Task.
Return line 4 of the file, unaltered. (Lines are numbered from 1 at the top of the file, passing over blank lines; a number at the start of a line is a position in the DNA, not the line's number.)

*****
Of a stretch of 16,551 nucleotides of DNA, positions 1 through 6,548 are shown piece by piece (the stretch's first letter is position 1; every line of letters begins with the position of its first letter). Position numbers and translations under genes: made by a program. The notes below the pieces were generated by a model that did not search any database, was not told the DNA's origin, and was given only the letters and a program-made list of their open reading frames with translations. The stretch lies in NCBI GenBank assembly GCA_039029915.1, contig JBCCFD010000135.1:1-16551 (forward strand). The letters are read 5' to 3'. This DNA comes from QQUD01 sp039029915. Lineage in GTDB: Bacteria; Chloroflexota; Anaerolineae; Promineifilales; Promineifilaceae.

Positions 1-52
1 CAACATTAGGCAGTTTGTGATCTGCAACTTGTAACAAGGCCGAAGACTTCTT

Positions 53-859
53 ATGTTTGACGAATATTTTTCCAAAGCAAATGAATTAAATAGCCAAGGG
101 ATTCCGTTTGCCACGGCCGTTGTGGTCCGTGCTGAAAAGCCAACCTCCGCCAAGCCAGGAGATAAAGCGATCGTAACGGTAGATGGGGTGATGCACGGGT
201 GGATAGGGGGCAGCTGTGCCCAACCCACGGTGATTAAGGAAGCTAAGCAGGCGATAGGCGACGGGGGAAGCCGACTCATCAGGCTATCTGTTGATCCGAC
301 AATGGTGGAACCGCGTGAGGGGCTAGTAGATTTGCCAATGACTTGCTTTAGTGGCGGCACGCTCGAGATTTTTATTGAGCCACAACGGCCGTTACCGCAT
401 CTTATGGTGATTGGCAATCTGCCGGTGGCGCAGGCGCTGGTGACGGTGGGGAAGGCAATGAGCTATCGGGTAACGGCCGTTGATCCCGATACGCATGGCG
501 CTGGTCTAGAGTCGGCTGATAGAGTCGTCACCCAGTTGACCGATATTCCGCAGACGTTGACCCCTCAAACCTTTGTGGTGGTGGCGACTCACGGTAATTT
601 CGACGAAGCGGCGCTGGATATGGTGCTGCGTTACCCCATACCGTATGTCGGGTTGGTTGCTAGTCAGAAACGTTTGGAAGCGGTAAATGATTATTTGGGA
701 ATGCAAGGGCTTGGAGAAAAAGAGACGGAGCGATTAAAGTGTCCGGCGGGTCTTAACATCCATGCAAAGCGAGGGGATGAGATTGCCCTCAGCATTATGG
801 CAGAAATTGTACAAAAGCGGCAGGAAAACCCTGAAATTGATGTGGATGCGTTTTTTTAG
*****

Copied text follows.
Positions 53-859